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While most D.C. students are out of school for the summer, local lawmakers are hoping to make the water sources they use and drink from healthier by bolstering requirements for lead testing at public facilities where children spend time outside their homes.
Ward 3 Councilmember Mary Cheh—who chairs the Council’s Committee on Transportation and the Environment—on Tuesday proposed a bill to do just that during the body’s last legislative session before its summer recess. All 13 members of the Council co-sponsored the legislation, which comes after a hearing in April revealed that several schools had levels of lead in their water sources considered “actionable” according to local and federal standards. Subsequent testing showed that more than 60 public schools had water with such lead levels, of greater than 15 parts per billion. In June, Mayor Muriel Bowser‘s administration said it would order the D.C. Department of General Services, which tests school water, to remediate any found with more than 1 ppb.
Cheh’s legislation largely codifies that new standard, but goes further by including public charter schools and requiring DGS to post all test results and remediation efforts online. The bill also focuses on the population most vulnerable to lead exposure, kids under the age of three, by mandating that licensed child development facilities “install and properly maintain filters for reducing lead at all drinking water sources.” In order to maintain their certifications, the facilities would have to demonstrate to the District proof of compliance. Lead tests would be required annually; the Office of the State Superintendent of Education, which oversees child development facilities, would manage a new fund to help sites install filters if it were to pose “an undue financial hardship.”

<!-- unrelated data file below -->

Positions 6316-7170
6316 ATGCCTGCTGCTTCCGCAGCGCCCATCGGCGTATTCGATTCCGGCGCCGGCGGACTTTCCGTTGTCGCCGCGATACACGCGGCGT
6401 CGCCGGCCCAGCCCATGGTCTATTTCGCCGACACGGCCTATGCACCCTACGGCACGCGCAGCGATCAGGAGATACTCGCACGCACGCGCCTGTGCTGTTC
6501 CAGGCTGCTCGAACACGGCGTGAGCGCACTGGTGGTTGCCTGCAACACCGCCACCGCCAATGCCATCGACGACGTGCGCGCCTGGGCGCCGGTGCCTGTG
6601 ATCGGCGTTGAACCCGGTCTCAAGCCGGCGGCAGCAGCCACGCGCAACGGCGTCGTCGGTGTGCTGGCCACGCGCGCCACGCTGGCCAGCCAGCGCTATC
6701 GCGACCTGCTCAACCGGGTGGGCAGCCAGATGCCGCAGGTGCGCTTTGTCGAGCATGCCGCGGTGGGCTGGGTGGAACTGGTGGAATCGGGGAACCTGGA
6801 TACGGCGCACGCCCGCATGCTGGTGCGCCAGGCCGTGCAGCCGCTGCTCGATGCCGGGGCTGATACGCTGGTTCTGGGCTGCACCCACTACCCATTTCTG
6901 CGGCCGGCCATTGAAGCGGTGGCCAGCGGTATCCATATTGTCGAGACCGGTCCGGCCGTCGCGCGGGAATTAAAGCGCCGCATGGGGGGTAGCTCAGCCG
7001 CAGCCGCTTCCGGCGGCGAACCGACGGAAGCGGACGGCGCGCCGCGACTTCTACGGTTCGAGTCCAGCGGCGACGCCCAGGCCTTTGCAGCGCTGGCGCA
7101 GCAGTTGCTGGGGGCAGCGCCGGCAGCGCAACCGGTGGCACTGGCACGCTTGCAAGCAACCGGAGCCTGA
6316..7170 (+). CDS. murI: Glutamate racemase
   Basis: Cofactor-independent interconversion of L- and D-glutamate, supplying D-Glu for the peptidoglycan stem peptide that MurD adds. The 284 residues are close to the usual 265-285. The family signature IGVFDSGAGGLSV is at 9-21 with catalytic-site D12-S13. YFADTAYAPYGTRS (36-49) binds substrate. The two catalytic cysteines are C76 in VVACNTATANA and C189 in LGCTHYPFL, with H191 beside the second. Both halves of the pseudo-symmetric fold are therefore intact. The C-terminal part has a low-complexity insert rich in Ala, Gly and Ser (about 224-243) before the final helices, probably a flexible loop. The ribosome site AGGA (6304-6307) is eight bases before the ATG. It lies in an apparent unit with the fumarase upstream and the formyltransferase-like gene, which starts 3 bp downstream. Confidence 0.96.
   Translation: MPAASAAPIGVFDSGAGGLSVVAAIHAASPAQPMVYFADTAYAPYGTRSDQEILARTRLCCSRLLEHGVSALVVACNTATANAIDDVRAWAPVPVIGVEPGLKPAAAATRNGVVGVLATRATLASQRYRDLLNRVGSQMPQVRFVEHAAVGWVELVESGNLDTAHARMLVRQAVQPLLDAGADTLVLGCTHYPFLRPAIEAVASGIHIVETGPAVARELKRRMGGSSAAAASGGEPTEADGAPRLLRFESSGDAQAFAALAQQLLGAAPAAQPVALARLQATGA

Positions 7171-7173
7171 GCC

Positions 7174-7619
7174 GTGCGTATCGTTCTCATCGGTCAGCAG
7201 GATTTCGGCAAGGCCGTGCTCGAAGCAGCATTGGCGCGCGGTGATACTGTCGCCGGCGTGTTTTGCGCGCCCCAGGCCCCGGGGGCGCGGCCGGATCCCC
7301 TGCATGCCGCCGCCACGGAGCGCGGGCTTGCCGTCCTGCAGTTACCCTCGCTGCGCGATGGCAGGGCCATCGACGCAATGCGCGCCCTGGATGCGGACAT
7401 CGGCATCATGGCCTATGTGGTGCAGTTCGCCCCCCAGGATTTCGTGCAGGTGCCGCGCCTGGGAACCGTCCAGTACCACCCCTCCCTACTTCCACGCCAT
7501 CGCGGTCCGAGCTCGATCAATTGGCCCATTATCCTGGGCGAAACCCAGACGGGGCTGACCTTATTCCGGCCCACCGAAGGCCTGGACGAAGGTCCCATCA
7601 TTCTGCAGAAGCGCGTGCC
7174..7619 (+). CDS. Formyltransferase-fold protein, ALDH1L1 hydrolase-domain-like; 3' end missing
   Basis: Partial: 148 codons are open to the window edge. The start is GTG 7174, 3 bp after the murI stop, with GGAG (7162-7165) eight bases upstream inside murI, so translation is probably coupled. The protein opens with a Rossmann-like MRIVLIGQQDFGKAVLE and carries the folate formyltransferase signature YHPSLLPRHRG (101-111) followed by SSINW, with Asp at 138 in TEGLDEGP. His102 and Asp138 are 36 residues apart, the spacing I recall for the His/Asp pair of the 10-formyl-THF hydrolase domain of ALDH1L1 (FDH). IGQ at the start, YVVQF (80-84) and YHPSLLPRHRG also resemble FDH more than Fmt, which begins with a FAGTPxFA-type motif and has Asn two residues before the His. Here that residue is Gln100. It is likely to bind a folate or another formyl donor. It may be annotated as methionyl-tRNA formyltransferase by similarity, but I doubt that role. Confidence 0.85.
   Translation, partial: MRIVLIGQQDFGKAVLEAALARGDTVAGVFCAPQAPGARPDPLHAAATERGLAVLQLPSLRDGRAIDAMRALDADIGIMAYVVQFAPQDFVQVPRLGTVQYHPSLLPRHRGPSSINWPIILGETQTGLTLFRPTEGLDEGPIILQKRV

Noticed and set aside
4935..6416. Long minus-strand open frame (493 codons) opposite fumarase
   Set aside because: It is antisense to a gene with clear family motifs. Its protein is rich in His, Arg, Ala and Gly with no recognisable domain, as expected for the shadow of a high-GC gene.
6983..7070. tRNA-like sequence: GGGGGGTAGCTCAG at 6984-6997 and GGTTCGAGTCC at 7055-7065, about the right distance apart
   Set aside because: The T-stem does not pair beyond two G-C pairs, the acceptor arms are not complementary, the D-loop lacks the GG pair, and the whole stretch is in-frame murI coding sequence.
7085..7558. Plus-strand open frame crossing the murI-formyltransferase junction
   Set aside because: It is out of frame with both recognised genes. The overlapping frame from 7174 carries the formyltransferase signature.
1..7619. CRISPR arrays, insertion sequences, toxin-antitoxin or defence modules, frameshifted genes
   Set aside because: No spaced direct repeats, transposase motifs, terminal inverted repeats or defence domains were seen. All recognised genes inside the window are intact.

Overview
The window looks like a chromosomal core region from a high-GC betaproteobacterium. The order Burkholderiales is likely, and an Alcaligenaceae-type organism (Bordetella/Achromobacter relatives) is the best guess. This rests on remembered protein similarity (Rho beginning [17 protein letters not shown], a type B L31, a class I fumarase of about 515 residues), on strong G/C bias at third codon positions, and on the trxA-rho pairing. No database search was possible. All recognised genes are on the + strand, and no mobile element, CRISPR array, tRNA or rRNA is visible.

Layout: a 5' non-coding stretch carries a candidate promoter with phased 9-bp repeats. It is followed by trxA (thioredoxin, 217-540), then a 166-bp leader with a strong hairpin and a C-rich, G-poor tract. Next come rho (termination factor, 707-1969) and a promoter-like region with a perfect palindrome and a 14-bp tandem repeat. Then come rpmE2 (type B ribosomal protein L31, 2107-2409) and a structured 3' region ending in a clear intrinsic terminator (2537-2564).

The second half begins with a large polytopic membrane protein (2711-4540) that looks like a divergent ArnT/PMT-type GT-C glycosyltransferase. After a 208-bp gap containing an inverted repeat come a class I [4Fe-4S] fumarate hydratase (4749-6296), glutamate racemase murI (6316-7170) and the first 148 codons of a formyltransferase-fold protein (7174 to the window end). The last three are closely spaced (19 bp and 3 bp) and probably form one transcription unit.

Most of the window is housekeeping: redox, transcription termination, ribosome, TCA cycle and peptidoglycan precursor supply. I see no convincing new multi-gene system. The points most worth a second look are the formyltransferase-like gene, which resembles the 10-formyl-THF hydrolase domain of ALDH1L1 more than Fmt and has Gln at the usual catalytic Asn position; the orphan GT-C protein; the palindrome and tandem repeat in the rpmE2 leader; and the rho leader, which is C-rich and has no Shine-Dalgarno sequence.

“Children in the District of Columbia deserve access to safe, clean drinking water, and it is time for the government to adopt a proactive, rather than reactive, strategy towards lead control in our public water sources,” Cheh said in a statement. “To ensure immediate communication with parents and community members”—a lack of which D.C. officials acknowledged when the lead levels came to light—”test results must be posted within five business days. With these new regulations, we are not only setting a national standard but are remedying previous shortcomings in protecting District children.”
In describing the bill, the councilmember added that lawmakers plan to introduce a “Healthy Buildings Act” in the fall to increase the environmental health of the District’s public facilities, many of whose infrastructure has deteriorated since they were opened.
This wasn’t the only pipe-related legislation Cheh proposed yesterday. She also introduced the “Nonwoven Disposable Products Labeling Act of 2016,” which would prohibit manufacturers from advertising items like baby and cleaning wipes as “flushable,” “sewer safe,” or “septic safe,” “unless there is competent and reliable scientific evidence to substantiate” that they are in fact so.